1072 JH Amsterdam
Tel: 020-676 09 23
e-mail: TjingTjing Restaurant
South Africa is known to Westerners through the clichés of fear, disgust
and apartheid. Brutal violence, the injustice of white privilege and black suffering. All these were true but
only a part of the story. When you grow up in this society, as a child you are not aware of all the
regulations and take it for normal. It is only as one grows older and looks at the situation objectively from
afar that one gets to realise how complex the situation is but I found this to
be with most westernized cultures.
As a clue to the complexity of the South African Human Mosaic, the
country has eleven official languages and local culture embraces the strong rural translations
of Spirit Diviners, traditional healers as well as the high tech computerized world.
A world filled with extremely rich and educated to the extremely poor and un-privileged. In short,
South Africa is a place of exceptional Human
and Natural Energy, despite the history, colouration or landscape.
If we look past the strife and conflicts there is a slower pace and a
Greater Appreciation of Natural Beauty
and community spirit. It is this Spirit
that I would like to capture at Tjing Tjing in Amsterdam. A cosy,
creative atmosphere, where cultures can meet culture’s and exchange and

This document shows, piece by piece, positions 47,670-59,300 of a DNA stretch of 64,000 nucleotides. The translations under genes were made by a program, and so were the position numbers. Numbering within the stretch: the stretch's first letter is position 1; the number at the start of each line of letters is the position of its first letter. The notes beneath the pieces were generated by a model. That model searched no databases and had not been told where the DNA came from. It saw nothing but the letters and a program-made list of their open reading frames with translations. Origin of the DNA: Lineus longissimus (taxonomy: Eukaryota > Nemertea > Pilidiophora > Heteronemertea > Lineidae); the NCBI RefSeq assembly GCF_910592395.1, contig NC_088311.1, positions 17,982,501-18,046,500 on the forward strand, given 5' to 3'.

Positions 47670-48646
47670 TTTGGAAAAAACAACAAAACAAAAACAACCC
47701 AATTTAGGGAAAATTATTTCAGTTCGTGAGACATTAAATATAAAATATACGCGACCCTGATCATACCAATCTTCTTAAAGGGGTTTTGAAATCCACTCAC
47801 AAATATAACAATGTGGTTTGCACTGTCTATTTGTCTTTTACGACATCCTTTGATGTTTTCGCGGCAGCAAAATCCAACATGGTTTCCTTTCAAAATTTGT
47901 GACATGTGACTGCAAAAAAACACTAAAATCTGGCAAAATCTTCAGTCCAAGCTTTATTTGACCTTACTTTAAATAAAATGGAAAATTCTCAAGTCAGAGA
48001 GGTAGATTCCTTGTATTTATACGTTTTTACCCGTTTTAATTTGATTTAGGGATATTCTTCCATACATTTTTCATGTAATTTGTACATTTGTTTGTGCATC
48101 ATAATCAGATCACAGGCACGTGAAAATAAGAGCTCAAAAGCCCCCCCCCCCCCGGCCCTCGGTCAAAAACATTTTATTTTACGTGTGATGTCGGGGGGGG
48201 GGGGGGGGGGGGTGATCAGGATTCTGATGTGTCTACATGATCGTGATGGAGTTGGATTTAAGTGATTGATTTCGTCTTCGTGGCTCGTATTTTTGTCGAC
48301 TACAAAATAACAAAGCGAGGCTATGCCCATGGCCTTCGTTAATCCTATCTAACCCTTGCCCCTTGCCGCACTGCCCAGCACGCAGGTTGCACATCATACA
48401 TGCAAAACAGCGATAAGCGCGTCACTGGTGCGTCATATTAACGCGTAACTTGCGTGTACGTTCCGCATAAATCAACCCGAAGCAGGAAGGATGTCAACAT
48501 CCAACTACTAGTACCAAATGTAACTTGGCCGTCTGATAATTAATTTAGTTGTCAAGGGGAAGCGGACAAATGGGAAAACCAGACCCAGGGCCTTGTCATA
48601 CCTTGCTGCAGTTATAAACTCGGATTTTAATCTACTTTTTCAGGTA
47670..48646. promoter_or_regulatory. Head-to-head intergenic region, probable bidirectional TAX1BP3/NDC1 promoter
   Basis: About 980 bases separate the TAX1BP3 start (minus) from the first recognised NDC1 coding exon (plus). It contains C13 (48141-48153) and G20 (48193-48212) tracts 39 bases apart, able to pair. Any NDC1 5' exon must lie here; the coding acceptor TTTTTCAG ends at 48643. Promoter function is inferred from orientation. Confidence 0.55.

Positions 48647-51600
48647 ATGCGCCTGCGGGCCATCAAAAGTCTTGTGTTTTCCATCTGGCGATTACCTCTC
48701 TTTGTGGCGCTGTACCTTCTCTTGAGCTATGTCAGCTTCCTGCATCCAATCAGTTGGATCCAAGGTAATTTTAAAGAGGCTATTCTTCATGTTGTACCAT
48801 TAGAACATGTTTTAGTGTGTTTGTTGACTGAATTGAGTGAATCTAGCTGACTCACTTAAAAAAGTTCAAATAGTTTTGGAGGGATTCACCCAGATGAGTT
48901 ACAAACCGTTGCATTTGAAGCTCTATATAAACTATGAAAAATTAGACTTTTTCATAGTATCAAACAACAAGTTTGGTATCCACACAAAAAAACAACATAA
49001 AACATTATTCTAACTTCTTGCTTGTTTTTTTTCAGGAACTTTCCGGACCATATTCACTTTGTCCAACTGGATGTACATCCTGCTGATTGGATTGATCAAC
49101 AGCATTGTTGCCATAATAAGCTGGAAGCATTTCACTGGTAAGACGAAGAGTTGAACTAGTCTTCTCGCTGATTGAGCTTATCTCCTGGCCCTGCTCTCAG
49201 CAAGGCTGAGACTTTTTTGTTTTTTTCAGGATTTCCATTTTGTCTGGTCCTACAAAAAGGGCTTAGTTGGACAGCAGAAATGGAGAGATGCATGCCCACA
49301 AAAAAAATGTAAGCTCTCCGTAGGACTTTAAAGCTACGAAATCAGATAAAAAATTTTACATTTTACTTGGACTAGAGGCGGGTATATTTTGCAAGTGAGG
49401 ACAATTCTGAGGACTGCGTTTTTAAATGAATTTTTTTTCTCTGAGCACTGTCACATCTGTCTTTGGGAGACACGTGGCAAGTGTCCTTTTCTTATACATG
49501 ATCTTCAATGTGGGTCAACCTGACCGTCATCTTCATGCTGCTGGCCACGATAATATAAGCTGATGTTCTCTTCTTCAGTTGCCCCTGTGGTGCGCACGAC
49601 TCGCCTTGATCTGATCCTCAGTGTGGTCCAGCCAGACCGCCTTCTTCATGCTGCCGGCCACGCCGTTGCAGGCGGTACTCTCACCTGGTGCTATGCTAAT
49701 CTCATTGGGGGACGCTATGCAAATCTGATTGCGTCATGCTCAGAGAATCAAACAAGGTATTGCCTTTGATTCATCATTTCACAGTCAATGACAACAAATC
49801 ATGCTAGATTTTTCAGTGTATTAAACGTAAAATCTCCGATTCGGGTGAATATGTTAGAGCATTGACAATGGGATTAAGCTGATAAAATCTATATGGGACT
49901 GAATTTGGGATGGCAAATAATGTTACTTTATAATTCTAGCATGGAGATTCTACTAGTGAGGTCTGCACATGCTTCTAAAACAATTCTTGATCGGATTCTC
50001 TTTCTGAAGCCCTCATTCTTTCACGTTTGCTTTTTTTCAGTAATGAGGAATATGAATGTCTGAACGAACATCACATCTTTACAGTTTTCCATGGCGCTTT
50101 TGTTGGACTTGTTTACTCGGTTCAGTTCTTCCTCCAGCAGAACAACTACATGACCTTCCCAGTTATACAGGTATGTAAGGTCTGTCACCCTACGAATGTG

explore their past to know where they are going. A place of variety, art and edutainment,
all working towards the greater establishment and multi-cultural Rainbow Nation.
From the beginning, South Africa has been a melting pot
where East meets West and North meets South.
Here is a short introduction to a part of the South African Kitchen of which
Cape Malay cooking has a considerable influence on South African Culinary Traditions.
Known as Cape Cooking and is predominantly Indonesian in origin with
Indian influences and a mixture of Dutch, Malay, French, German,
Portuguese and English. Baked puddings, tarts and biscuits show a
strong Dutch contribution and influence to the South African Kitchen.
Fruit preserves and chutneys are mainly French Huguenot in origin. The
cuisine has evolved over the last 300 years and focuses on a spicy
variation of European Dishes, updated and adapted, by curing indigenous
fruits, vegetables, poultry and game. In the 17th century Malayan cooks
were very much in demand in the predominantly Dutch homes and soon
learned to prepare solid Dutch fare such as Melk Tert but added their
own embellishment of herbs and spices. In here doing changed the humble
olliebol into the Koeksister.
The VOC sailors started another national cuisine when they marinated the
meat in salt on their long sea voyages. The South Africans adapted the
same conserving method but added herbs and vinegar and hey presto,
Biltong came about. The same idea and spices was applied to the sausage
to preserve it on long “treks” inland and Boerewors and “droë wors” was
I have tried to put a menu together, fusing all these influences and
elements to give you an aromatic journey into
The South African Kitchen.
is a café/restaurant with banqueting facilities and beautiful terrace garden situated in the heart of the "Pijp", Amsterdam.
The cuisine is a fusion-mix with much of the Traditional South African kitchen.
Webpage by © LPAtkinson 20 May 2006
updated 14 January 2007
Art ©M Ricketts